Chapter 7 is an independent bottler with a compelling if slightly strained narrative. They contend that an individual cask of whisky is like a character in a story. Blending casks together is, thus, like writing a novel. It’s very poignant and poetic but I’m not sure how much it really has to do with the whisky, and long-time readers will know that we don’t really pay much attention to the marketing story around here.
The range from Chapter 7 is broken down into Monologues (single casks), Anecdotes (small batch blended malts), Chronicles (a series of releases from an aging parcel of similar casks so the drinker can experience the same (ish) whisky over time as it ages), and Prologue which is a blend of young malts at the very beginning of their stories. It’s a clever approach, but once again has little to do with the quality of what’s actually in the bottle.
My bottle of Prologue comes from a batch of around 15 casks (6000 bottles) of Speyside and Highland single malts that have all been aged in ex-bourbon casks. There’s no age statement, so you can assume they’re just over 3 years of age. The vatting is bottled at a robust 49% ABV and does not contain added coloring and has not been chill-filtered. It retails for around $39.
Nose: Grain-forward, this is undeniably a young blend of malts. Fresh hay, sunflower seed butter, raw paint thinner, light oak, and an extremely light buttery caramel malt that can’t quite be called ‘sweet’. A long rest in the glass releases a few (much needed) tropical fruit notes: kiwi, key lime, and green apple.
Palate: Moderate body, almost syrupy. A robust (and lengthy) tongue burn that’s in line with 49% ABV. After it clears, there is freshly-popped corn, anise (licorice), slightly bitter oak charcoal, and blonde fudge.
Finish: Medium-long and warming. Finally a reluctant sweetness – caramel – appears, and lingers long enough to meld with bittersweet baker’s chocolate to create a nice note of pain au chocolat.
With Water: A few drops of water manage to wake up the slumbering paint thinner notes, requiring yet another rest in the glass. After the rest, the aroma seems unchanged, while the palate has picked up a slight tartness and a little more vanilla sweetness. I’d skip the water here.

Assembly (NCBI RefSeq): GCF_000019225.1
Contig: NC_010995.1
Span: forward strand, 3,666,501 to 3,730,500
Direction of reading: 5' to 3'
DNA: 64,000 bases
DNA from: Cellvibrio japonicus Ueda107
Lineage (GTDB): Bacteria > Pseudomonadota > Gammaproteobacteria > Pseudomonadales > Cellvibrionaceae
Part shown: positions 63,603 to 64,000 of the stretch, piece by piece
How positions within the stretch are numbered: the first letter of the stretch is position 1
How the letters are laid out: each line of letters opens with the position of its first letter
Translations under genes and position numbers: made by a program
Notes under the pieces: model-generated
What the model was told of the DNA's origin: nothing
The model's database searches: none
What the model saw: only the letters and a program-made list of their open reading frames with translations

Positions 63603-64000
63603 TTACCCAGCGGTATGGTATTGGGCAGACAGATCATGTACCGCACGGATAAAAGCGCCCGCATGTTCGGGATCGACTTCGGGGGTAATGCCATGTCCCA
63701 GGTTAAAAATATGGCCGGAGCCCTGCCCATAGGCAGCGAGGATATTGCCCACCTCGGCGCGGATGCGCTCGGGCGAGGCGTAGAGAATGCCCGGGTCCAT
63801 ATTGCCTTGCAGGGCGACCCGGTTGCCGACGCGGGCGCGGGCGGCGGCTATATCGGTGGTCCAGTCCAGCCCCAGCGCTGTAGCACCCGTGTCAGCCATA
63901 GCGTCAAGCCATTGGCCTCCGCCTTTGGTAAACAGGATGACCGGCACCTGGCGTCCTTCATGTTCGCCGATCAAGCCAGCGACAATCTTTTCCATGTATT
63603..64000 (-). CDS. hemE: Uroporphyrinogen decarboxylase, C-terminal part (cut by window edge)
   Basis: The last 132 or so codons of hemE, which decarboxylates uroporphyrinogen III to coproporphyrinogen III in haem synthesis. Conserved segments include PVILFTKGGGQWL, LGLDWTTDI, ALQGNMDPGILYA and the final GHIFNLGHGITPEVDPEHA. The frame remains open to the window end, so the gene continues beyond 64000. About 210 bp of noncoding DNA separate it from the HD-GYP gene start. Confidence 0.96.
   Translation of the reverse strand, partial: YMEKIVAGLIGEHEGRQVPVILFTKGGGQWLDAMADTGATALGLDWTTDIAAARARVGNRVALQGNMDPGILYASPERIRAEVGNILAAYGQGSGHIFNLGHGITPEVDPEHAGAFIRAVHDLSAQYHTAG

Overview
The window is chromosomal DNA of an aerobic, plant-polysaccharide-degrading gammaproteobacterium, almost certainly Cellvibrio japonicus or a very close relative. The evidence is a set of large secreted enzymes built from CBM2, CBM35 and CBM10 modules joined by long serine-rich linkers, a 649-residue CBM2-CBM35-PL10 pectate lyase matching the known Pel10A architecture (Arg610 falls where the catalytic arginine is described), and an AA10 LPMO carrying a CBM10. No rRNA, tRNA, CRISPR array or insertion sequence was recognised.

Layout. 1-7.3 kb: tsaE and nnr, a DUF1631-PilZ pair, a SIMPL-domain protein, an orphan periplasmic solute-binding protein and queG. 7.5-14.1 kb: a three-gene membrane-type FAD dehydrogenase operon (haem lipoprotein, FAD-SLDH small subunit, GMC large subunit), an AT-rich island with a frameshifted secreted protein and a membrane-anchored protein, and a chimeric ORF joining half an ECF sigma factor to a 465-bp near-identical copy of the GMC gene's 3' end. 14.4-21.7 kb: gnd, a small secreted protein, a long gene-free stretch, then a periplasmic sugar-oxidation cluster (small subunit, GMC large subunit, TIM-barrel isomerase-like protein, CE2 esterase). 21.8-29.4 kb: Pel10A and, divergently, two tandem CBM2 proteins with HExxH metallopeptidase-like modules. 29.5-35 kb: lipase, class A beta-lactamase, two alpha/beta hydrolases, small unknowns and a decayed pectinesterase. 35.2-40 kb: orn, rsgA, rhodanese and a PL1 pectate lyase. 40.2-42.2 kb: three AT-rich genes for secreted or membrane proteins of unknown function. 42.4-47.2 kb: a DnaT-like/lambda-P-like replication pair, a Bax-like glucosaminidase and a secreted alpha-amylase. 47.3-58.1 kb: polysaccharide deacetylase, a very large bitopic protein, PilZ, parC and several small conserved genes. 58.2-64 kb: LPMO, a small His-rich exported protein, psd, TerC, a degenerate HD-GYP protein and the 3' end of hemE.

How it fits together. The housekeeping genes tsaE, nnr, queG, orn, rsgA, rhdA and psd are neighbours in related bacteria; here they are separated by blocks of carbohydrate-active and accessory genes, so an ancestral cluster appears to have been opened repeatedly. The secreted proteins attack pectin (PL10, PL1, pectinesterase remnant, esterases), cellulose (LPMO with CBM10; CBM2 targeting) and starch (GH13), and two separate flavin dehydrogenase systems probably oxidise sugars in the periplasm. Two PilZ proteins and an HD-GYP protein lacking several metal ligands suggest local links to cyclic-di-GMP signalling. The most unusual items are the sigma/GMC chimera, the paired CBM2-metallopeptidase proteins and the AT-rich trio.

Overall: A downright off-putting youth in the aroma belies a complexity that takes its time appearing. Luckily, the paint thinner notes seem to dissipate after 5-10 minutes, so definitely give this one time to “air out” before sampling. Even after such care and consideration, it’s still just a youthful blended malt scotch with a few interesting flavors, and nothing to write home about.
Look, I appreciate the idea. You’re an independent bottler and you have a ton of cheap, young, single casks that you’ve selected for further aging but you need money now. Or, perhaps, you don’t need money but your range of curated single malts starts in the $100s and you need inventory for customers with a lower budget. You pick the “best” ones and you bottle them, blending as carefully as possible to make something greater than its parts. At the end of the day, though, you’re blending young whisky with young whisky and it’s always going to taste like young whisky, no matter how masterfully you blend. I’m sure there are cherry casks out there that are truly ready to drink at 3 years old… but I doubt they’d end up in a $40 blend.
If this was a prologue to a book, I’m not sure I’d be interested enough to keep reading.